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Orchestra Seattle | Seattle Chamber Singers
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Don't miss Mozart, Bruckner and Beethoven, this afternoon at 3:00 p.m. Tickets will be available at the door!
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New Beethoven symphony discovered...
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Thanks to everyone who joined us Sunday for a spectacular concert of Russian masterpieces conducted by Eric Garcia. Let us know what you thought of the performance -- we hope to see you at our next concert on March 11!
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Seattle Symphony assistant conductor Eric Garcia, who leads our Meany Hall program this weekend, says of the Shostakovich Festive Overture: "The work was composed in 1954 for a concert at the Bolshoi Theatre in Moscow commemorating the 37th anniversary of the October Revolution. This brief overture reveals no sarcasm, unrelenting dissonance, or long stretches of desolate orchestra textures—as one might expect from knowing his symphonies. It’s a 6 minute romp, in my opinion to be taken at face value."
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Tonight on KING-FM (98.1 or http://king.org) around 8:27 p.m. Sean MacLean plays Stravinsky's "Firebird" Suite, previewing our Meany Hall program this Sunday: http://osscs.org/concerts/2012_02_05/
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Tune in to KING-FM (98.1 or http://king.org) tonight at 9:00 p.m. to hear Prokofiev's Lt. Kije Suite -- one of four fantastic Russian masterworks on our Meany Hall program this Sunday: http://osscs.org/concerts/2012_02_05/
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Have them in circles
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No fooling: this afternoon's concert conducted by Darko Butorac has something for everyone. Bach's festive Easter Oratorio, Sibelius' haunting Valse Triste and Strauss' unabashedly romantic Suite from Der Rosenkavalier.
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Did you remember to set your clocks ahead one hour? You don't want to miss Alastair Willis' downbeat at 3:00 p.m. PDT this afternoon as he conducts OSSCS in an all-British program that includes Britten's Four Sea Interludes and Walton's Belshazzar's Feast!
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Our Super Concert kicks off at 3:00 this afternoon in Meany Hall. Eric Garcia leads OSSCS in four Russian masterpieces. Tickets available at the door beginning one hour prior to the performance.
15 minutes ago
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Tonight at 9:30 KING-FM (http://www.king.org or 98.1 on the air) plays Dmitri Shostakovich's Festive Overture, which opens our Meany Hall concert this weekend: http://www.osscs.org/concerts/2012_02_05/
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Conductor Eric Garcia, who leads OSSCS this Sunday at Meany Hall, says about Igor Stravinsky's Firebird, which closes the program: "Even though the work is over 100 years old, there are those that still view it as a modern work. Works of the 20th century seem to have been stored in this capsule that keeps them perpetually 'modern.' I prefer to look at Stravinsky’s music as endlessly inventive and refreshing. Perhaps 'modern' is just another word for that concept."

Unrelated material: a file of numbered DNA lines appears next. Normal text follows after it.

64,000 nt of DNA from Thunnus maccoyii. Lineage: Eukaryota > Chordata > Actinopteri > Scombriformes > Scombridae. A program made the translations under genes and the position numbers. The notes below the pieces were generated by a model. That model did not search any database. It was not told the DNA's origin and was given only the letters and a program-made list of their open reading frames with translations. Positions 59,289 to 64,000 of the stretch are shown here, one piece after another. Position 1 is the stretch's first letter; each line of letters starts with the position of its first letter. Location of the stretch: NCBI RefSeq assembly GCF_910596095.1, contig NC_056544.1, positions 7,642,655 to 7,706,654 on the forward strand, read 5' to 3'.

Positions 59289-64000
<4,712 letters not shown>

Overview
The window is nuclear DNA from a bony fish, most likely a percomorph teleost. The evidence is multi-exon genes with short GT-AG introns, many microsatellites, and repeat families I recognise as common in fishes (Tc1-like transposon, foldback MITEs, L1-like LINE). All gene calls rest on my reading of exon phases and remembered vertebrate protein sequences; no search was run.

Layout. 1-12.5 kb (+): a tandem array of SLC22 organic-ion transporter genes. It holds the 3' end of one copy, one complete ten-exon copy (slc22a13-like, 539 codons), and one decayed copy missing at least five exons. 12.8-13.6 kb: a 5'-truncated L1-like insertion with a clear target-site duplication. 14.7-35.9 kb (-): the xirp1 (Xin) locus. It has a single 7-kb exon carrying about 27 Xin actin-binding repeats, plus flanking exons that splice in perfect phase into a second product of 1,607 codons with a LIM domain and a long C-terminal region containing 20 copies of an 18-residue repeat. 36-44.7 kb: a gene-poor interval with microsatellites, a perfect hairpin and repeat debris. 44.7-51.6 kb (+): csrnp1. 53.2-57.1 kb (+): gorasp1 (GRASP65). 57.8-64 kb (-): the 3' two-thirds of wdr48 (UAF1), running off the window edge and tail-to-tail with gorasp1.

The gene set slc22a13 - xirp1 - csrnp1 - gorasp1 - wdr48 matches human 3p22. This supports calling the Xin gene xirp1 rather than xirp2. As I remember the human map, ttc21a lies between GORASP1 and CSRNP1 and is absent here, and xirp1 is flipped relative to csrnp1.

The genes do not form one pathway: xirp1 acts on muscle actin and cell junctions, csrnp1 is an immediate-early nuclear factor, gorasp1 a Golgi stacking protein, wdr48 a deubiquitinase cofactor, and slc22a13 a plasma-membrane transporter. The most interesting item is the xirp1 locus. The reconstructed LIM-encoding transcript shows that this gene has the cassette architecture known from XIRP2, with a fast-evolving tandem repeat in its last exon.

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Read the program notes for next weekend's concert of Russian masterpieces at Meany Hall, conducted by Eric Garcia.
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Have them in circles
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206-682-5208
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George Shangrow, founder
Introduction
Orchestra Seattle and the Seattle Chamber Singers form a partnership unique among Pacific Northwest musical organizations, combining a 60-member orchestra with a 40-voice chorus to perform oratorio masterworks alongside symphonic repertoire and world premieres by Seattle-area composers.

George Shangrow (1951–2010) founded the Seattle Chamber Singers in 1969, when still a teenager. The group performed a diverse array of music, from works of the Medieval, Renaissance and Baroque periods to contemporary pieces and world premieres, partnering with an ad hoc group of instrumentalists to present Bach cantatas and Handel oratorios—many of which received their first Seattle performances under Shangrow’s direction.

A decade later, in 1979, Shangrow formed an orchestra at the request of those musicians who frequently accompanied the Seattle Chamber Singers in oratorio repertoire. Originally called the Broadway Symphony (after the Broadway Performance Hall on Seattle’s Capitol Hill, where it gave its first concerts), the group changed its name—to Orchestra Seattle—at the beginning of the 1991–1992 season.

With Shangrow on the podium (or conducting from the harpsichord), OSSCS became renowned for performances of the Bach Passions and numerous Handel oratorios—particularly Messiah. During the “Bach Year” of 1985, the ensembles presented 35 concerts devoted to dozens upon dozens of Bach’s works to celebrate the 300th anniversary of the composer’s birth.

Over the past four decades, OSSCS has performed all of the greatest choral-orchestral masterpieces, from Beethoven’s Ninth and Missa Solemnis to Stravinsky’s Symphony of Psalms, Mendelssohn’s Elijah to Brahms’ German Requiem, and Haydn’s The Creation and The Seasons to Britten’s War Requiem. Meanwhile, Orchestra Seattle, partnering with world-class soloists, explored the symphonic repertoire, programming beloved warhorses alongside seldom-performed gems. Throughout, Shangrow championed the music of local composers (especially Robert Kechley, Carol Sams and Huntley Beyer), presenting well over 100 world premieres.
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